Treating Staph Infection on Legs

by Sam Malone

Staph or staphylococcus is a type of bacteria that usually live on the surface of the skin, especially around the areas of the mouth, nose, genital areas and anus. However, if the skin becomes broken or punctured, the bacteria can penetrate the wound thus leading to an infection. Some individuals are more prone to developing this condition. These include newborn babies, breastfeeding mothers and those affected by chronic conditions such lung disease, vascular disease, diabetes and cancer. Individuals who misuse drugs, those with skin disorders or injuries and those with weakened immunity are also at a higher risk of developing these infections.

The symptoms of staph infection include redness, swelling and pain. Fluid or pus discharge is also common. The area of infection gets collected with pus and is referred to as furuncle, boil or abscess. The staphylococcus bacteria can cause several skin infections such as impetigo, wherein a crusting of the skin occurs and cellulitis which is an inflammation of the tissues beneath the skin. In breast feeding mothers, the bacteria can cause inflammation or development of an abscess in the breast. The bacteria can also be present in the breast milk. If the bacteria penetrate too deeply and enter the skin, severe infections can take place. This is known as sepsis or bacteremia. Pneumonia caused by the staphylococcal bacteria can lead to pus formation in the lungs. Heart failure may occur if there is an infection of the heart valves. The bacteria may also spread to the bones in some cases and result in inflammation.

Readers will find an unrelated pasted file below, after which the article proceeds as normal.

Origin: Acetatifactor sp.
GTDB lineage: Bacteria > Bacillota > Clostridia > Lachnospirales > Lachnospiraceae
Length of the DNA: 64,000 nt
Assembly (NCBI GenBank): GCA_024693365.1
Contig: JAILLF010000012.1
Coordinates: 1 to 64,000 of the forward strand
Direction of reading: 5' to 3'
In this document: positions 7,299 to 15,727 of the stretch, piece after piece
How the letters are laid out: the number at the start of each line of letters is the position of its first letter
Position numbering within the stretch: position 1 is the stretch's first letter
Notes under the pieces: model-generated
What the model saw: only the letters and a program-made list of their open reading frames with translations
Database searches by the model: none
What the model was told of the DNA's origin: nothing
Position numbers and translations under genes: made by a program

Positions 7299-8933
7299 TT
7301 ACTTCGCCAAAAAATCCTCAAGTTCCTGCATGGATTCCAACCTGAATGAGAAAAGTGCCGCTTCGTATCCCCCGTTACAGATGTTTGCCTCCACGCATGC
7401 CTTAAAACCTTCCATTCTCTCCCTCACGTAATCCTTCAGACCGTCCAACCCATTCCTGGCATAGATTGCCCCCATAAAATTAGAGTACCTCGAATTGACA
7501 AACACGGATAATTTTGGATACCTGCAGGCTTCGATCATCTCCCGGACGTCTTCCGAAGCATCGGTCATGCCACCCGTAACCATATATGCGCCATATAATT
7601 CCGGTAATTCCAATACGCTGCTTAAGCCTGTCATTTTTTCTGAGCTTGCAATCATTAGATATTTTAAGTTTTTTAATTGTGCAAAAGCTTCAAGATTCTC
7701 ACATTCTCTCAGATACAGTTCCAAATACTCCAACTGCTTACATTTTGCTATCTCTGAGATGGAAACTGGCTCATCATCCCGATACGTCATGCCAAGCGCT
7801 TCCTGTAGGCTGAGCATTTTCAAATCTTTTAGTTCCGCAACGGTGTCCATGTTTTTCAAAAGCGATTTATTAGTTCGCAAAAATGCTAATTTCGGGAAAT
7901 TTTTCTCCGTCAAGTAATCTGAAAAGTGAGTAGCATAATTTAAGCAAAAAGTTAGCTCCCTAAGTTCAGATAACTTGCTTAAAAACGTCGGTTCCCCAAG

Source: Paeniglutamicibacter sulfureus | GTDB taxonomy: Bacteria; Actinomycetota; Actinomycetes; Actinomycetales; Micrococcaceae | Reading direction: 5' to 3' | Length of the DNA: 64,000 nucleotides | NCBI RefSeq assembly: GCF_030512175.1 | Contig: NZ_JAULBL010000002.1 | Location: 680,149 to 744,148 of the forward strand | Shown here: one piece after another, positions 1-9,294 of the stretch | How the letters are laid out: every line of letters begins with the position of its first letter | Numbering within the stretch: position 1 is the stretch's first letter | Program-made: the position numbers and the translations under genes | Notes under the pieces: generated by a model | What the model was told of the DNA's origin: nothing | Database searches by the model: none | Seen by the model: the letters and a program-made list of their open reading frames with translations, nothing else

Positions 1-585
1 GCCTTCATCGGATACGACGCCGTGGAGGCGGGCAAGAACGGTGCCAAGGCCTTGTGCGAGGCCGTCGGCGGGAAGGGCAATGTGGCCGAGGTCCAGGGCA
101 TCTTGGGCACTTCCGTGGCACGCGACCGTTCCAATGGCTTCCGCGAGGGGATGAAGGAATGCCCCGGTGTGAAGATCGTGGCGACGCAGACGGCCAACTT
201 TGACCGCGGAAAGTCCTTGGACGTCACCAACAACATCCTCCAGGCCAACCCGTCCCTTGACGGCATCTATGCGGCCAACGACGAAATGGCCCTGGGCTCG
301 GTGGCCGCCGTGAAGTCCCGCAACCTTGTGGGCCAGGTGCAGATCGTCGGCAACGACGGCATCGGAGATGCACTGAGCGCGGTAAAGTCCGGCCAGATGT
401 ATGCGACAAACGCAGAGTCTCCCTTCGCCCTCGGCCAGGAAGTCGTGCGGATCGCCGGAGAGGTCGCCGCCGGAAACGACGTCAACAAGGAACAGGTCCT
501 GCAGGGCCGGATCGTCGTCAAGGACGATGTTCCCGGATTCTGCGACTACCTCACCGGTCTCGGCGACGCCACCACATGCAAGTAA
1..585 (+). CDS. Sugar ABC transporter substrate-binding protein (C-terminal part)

Most cases of staph infection are usually treated with oral or topical antibiotics. In case of abscesses, surgical drainage may be required. Intravenous antibiotics may need to be used in case of severe infections. The type of medication used is determined by the strain of staphylococcal bacteria that has infected the body. Minor infections may also be treated at home. However if symptoms such as fever or redness and warmth in the affected area occurs, it is advisable to consult a doctor immediately. To encourage drainage of pus and to relieve pain, the affected area may be soaked in warm water. Application of heat compresses to the affected area, such as a hot water bottle or a heating pad may also help. This may be done twice or thrice a day for about twenty minutes each time. Washing the area with an antiseptic cleanser and applying a topical antibiotic also helps to alleviate the infection.

Warning: The reader of this article should exercise all precautionary measures while following instructions on the home remedies from this article. Avoid using any of these products if you are allergic to it. The responsibility lies with the reader and not with the site or the writer.
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